On his last day of work at Goldman Sachs Group, programmer Sergey Aleynikov sent pieces of Goldman's trading software to an outside computer server, a jury in New York was told on the opening day of his trial on charges that he stole computer code.

Aleynikov “thought that he’d found a foolproof way of getting around the security barriers” designed to prevent employee theft of trade secrets, Assistant U.S. Attorney Joseph Facciponti told the jury, in opening arguments, Bloomberg reported. The export of data took place at 5:20 p.m. on June 5, 2009, he said.

The code was sent to a site in Europe that is used to store computer instructions and was not blocked by Goldman Sachs, Facciponit said. Aleynikov then used another program to try and hide the export, Facciponti said.

Aleynikov was arrested the next month, on July 3, 2009. Federal agents searched Aleynikov’s laptop, a flash drive and his home computers, with his consent, Facciponti said. All contained code stolen from Goldman Sachs, according to the Bloomberg report.

Aleynikov is charged with violating the Economic Espionage Act and the Interstate Transportation of Stolen Property Act. U.S. District Judge Denise Cote, who is presiding over the trial, dismissed a third criminal count of unauthorized computer access in September.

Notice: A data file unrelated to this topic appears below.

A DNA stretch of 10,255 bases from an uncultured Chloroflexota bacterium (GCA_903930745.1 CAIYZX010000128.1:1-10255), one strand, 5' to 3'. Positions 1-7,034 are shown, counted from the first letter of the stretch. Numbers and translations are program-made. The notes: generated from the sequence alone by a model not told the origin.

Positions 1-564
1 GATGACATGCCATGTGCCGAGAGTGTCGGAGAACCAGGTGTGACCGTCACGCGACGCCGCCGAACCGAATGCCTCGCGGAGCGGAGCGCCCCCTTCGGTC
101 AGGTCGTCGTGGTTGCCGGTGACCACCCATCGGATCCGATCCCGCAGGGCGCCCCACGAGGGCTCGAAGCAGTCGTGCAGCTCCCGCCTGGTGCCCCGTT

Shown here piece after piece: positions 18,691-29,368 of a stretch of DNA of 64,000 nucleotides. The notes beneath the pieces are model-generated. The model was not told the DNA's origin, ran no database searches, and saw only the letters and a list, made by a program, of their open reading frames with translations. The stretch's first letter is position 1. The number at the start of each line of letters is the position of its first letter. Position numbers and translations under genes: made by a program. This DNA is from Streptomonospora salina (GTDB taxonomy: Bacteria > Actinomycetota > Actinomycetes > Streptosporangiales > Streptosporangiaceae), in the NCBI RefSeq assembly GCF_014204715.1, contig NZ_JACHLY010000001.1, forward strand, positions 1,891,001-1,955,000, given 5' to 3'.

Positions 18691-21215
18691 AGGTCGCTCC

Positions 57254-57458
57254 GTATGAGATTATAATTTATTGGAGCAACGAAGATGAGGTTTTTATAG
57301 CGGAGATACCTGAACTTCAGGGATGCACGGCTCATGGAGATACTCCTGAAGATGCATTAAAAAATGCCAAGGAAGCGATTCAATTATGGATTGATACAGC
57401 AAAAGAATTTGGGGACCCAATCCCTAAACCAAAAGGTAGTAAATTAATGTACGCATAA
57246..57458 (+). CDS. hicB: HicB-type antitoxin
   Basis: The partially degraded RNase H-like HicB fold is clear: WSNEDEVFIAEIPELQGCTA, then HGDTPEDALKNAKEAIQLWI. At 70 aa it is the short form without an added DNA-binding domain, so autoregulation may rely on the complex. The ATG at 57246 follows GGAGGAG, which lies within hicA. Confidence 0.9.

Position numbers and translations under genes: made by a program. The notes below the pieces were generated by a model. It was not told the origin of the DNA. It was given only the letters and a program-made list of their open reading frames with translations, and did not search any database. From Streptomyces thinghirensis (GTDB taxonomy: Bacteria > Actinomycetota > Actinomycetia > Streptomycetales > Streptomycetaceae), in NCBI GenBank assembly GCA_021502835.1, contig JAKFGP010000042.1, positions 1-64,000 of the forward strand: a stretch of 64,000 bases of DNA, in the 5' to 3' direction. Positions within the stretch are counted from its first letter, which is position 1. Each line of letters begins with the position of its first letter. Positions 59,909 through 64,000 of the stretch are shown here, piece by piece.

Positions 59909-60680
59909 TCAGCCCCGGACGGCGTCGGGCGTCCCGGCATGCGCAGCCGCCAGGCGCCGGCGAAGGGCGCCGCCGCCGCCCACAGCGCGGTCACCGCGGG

If convicted, Aleynikov faces as much as 15 years in prison.

Facciponti told jurors the programmer started at Goldman Sachs in 2007 and worked there until 2009, when he agreed to take a job at Teza Technologies LLC. Chicago-based Teza promised a $1.2 million salary, a bonus and a share of profits, compared with $400,000 he was making at Goldman Sachs, the prosecutor said.

Defense lawyer Kevin Marino argued that Aleynikov intended to strip out pieces of open-source software, which is open to public use and keep that code. Aleynikov did not intend to take any Goldman code. But, Bloomberg reported, Marino did say Aleynikov tried to cover his tracks because he knew he was violating the company’s confidentiality rules and feared being sued by the firm.

Aleynikov, an immigrant from Russia who became a U.S. citizen, has been free on bail since his arrest. If convicted, he faces a maximum prison sentence of up to 10 years on two criminal counts. The judge, prosecutors and defense have agreed to allow three weeks for the trial, according to Reuters.

U.S. prosecutors had asked Judge Denise Cote to close parts of the trial to protect Goldman's trade secrets, Reuters reported.


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